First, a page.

What Filler Is Right For A Lip Augmentation?*



There is no one filler that is right for a lip augmentation. Indeed, there are many to choose from, and a patient should consult their plastic surgeon to determine which one is right for them. Here are some lip fillers to consider:

Hyaluronic Acid Fillers

Hyaluronic acid is a natural sugar that is found in all living things. It forms a gel in the spaces between the collagen and elastin in the skin and helps the skin stay hydrated. It also helps transport nutrients from the blood to the skin cells and lubricates the joints and cartilage. Hyaluronic acid is plentiful when a person is young, but they begin to lose it with age. Synthetic hyaluronic acid is an excellent temporary filler to define and add volume to thin lips. Because they do not contain human or animal DNA, these hyaluronic acid fillers are hypoallergenic and many newer types are cross-linked. This means molecules of hyaluronic acid have been linked together in the lab to increase their power of hydration. They are also thicker than regular hyaluronic acid. Cross-linked hyaluronic acid acts as an antioxidant, so it has the added benefit of protecting the skin from free radical damage.

Products that contain hyaluronic acids include Juvederm, Belotero and Restylane. These products are injected into the lips by fine needles. Though newer versions of dermal filler have pain killer in them, the doctor may give the patient a topical anesthetic around their mouth followed by a dental block in the gum line.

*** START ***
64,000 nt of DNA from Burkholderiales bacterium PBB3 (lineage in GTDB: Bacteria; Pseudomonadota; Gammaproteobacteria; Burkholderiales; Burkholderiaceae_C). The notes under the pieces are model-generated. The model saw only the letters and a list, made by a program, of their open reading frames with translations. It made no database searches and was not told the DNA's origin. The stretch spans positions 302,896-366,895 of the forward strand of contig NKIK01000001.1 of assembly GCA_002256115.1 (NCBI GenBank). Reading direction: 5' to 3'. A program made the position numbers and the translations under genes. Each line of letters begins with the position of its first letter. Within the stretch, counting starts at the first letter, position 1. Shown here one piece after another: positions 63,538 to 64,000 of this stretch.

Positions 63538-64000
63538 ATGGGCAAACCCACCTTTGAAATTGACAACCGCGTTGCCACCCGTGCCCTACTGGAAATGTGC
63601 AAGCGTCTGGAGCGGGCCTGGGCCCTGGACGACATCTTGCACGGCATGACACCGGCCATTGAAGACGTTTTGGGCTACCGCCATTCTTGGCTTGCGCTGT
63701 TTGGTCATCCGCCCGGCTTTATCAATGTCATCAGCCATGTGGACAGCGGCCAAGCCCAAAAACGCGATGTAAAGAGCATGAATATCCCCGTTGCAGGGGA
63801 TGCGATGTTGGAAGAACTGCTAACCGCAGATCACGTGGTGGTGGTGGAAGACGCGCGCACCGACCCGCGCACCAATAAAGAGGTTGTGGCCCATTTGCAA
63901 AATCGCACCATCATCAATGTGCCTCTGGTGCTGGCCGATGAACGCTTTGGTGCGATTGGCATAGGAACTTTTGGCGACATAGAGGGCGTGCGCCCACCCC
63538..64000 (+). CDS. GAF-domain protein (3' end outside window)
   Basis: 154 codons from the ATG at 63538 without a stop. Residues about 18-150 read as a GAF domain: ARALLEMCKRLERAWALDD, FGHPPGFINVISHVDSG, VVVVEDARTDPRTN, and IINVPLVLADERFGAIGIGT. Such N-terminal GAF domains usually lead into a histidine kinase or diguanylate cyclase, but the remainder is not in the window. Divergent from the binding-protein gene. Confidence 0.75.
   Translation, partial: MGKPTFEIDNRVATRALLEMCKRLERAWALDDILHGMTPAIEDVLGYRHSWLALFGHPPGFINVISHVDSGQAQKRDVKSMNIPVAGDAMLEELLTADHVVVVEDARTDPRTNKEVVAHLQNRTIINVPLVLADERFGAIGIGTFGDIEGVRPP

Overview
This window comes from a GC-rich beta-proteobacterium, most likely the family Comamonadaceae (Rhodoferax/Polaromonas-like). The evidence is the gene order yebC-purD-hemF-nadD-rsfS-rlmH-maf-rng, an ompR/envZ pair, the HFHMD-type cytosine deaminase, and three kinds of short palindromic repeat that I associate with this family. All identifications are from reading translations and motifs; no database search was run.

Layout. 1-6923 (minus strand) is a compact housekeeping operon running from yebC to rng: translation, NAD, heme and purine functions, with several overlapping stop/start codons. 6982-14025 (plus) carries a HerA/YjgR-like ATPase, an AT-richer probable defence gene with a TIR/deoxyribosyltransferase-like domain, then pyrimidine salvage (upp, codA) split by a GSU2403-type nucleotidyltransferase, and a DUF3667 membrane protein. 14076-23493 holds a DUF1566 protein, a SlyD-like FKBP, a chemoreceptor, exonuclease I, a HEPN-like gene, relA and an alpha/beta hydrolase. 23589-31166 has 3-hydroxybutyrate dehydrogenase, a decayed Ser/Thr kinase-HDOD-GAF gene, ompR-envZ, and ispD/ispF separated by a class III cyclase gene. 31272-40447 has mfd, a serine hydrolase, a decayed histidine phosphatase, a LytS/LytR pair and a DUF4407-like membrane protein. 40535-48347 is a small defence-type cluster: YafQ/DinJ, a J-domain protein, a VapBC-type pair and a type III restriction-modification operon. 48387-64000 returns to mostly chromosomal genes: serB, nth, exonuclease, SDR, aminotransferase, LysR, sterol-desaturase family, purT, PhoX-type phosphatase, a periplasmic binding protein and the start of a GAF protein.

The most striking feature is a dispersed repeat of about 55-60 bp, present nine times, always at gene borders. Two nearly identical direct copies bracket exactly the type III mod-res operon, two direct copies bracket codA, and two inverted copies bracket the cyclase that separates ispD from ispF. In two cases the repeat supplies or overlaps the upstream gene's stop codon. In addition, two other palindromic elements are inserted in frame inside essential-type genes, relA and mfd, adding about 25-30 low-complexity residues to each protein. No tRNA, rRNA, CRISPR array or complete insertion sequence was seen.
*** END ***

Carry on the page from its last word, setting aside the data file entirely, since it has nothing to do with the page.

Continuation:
The amount of filler injected depends on what the patient wants for their lips. Some patients want a fuller upper lip, while some may want a fuller lower lip. Afterwards, the doctor feels the lips to make sure there are no lumps. The entire procedure lasts no more than a half an hour.

After the procedure, the patient’s lips are soothed with a gel made with arnica and given a warm compress. They are told to apply a warm compress to their lips to ease any discomfort when they get home. There is swelling that is at its worst the few hours after the injections. Then, the bruising fades, and the lips finally settle into their new formation. The new, fuller lips can last as long as a year and the patient is free to return for touch-ups. When they do return, they will not need as much hyaluronic acid as they had their first time. This appears to be true for all types of dermal fillers.

Collagen Fillers

Some people claim that collagen fillers are the best type of lip fillers. Collagen is an essential protein that is found all over the human body. It makes up a springy layer beneath the skin and is found in bones, muscles and tendons and helps support the skeleton. Like hyaluronic acid, collagen is abundant when a person is young but is lost over time. Brands of collagen fillers include Zyderm and Zyplast, which are made from collagen collected from cows. Because of this, a patient needs to be tested before they have these dermal fillers. This requires a skin test, and the patient is followed for a month to make sure they are not allergic to the bovine collagen.